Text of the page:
Father’s Day is another one of those celebratory times on the calendar that can trigger grief emotions. It doesn’t matter how much time has passed since you lost your loved one, we grieve because of the significant loss, not because of what day it is.

Grief Triggers.

With commercials marketing this as a ‘father’s thing’, the social media brag fest, and all of the shop displays offering the perfect gifts for ‘him’, there are triggers all over which serve to remind us of those men missing in our lives – especially if you had a special tradition which used to mark the occasion.

I lost my dad in 2012 and there are still some years where I find it difficult. These occasions are often the time when people get together with family and friends, so if you’ve experienced loss, this can feel like a pretty stark reminder of that.

There are no rules about how to handle this. There is no “should, would, and could”. What’s important is you take some time out to reflect on what works best for you.

Here’s a few ideas that may help you to cope with your grief:

 

1. Throw out the rule book. The idea that we’re supposed to spend Father’s Day in a certain way is nonsense. Make the day whatever you want it to be. You can round up some friends and go for dinner or book yourself into a spa for the day – whatever you like.

2. Be with other loved ones. Spend the day with the children, grandchildren, nieces and nephews. Being around family or those we consider to be family is good for the soul. You can even swap stories and share memories of your loved one if you’d like to.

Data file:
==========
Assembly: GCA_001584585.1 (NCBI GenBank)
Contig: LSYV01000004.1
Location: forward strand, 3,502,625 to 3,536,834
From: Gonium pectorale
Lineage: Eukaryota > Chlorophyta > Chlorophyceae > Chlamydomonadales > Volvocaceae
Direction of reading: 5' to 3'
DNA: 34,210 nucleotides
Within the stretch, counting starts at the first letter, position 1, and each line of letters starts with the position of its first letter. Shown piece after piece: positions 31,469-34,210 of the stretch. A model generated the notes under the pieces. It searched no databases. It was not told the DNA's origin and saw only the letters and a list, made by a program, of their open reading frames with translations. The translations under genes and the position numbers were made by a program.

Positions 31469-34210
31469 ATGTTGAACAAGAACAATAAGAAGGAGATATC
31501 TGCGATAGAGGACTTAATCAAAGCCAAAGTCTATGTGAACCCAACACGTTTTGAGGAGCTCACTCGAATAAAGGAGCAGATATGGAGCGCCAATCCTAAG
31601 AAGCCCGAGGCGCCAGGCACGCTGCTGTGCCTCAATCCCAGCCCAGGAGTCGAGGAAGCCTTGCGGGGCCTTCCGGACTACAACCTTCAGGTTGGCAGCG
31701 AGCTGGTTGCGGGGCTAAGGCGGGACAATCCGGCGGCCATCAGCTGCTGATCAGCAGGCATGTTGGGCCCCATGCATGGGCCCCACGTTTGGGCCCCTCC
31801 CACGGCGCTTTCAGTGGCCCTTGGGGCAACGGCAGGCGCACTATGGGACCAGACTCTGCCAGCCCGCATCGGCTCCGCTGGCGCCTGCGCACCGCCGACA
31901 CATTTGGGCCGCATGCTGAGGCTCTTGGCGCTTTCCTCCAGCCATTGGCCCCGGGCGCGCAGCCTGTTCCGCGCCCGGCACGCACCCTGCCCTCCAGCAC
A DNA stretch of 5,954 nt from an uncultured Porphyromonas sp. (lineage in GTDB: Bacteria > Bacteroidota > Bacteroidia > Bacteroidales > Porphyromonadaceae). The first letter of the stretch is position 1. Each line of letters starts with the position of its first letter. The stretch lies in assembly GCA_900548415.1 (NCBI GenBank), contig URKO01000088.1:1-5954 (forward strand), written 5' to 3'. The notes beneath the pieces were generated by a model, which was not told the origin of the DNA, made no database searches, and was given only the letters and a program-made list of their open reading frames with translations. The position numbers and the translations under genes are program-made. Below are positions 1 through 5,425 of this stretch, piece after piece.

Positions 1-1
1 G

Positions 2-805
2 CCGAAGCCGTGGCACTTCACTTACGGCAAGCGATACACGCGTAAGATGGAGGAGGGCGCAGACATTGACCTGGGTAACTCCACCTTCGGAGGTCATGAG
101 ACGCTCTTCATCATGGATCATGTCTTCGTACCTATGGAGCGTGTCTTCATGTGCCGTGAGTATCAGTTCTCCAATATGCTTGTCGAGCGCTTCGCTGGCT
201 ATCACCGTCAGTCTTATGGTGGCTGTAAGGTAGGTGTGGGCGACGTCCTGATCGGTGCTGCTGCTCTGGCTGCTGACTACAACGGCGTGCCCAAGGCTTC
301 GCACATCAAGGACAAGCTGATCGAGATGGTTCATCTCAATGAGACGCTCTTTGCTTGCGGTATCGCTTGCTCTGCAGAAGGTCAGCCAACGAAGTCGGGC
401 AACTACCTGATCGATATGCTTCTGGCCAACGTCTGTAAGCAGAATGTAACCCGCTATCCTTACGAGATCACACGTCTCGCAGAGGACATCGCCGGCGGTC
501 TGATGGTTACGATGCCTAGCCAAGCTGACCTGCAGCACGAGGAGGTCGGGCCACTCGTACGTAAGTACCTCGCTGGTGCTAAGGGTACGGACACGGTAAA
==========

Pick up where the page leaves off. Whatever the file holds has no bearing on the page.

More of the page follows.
3. Take to your journal. Do a brain dump of how you’re feeling and what you’re thinking. It’s a healthy outlet and can also lead to some valuable insights about your grief journey. You’ll be surprised at how far you’ve come. You could even add a list of things you love to do and plan something for the near future.

4. Occupy yourself. This might be a great day to write a list of tasks for the coming week or even just relax with a few movies. Think about how you’d like to occupy your time before the day arrives.

5. Call time-out on social media. If flicking through Facebook memories or seeing your newsfeed full of other’s celebrating with their loved ones upsets you, then take a break for a couple of days.

6. Honour your loved one. Focusing your attention on a meaningful way to honour and commemorate your loved one can help channel your thoughts and feelings in a positive way. Ask yourself how your loved one would like to be remembered and then make it happen.

7. Talk about it. Reach out to a friend or family member to have a chat about how you’re feeling. If you’re really struggling then seek some help – now is as good a time as any. I know it sounds cliché, but as lonely as you feel, you’re never alone.

8. Do nothing. Father’s Day is just one day in the year. You may feel nothing towards it and that’s ok too. You can decide to treat it like any other day and carry on as you were. Tomorrow is another day.

 

As Time Goes By.

I always say, “It isn’t that time is the healer, it’s just that healing takes time”. At some point in the future, special occasions can help us to focus on happier memories of good times shared in the past. Just know that it will start to feel better as you move along this journey.

Looking for Support?

You’re most welcome to join my Facebook Group, Life Beyond Loss. We’re a small, friendly and supportive group here to raise each other up in times of need. Please join us.

 

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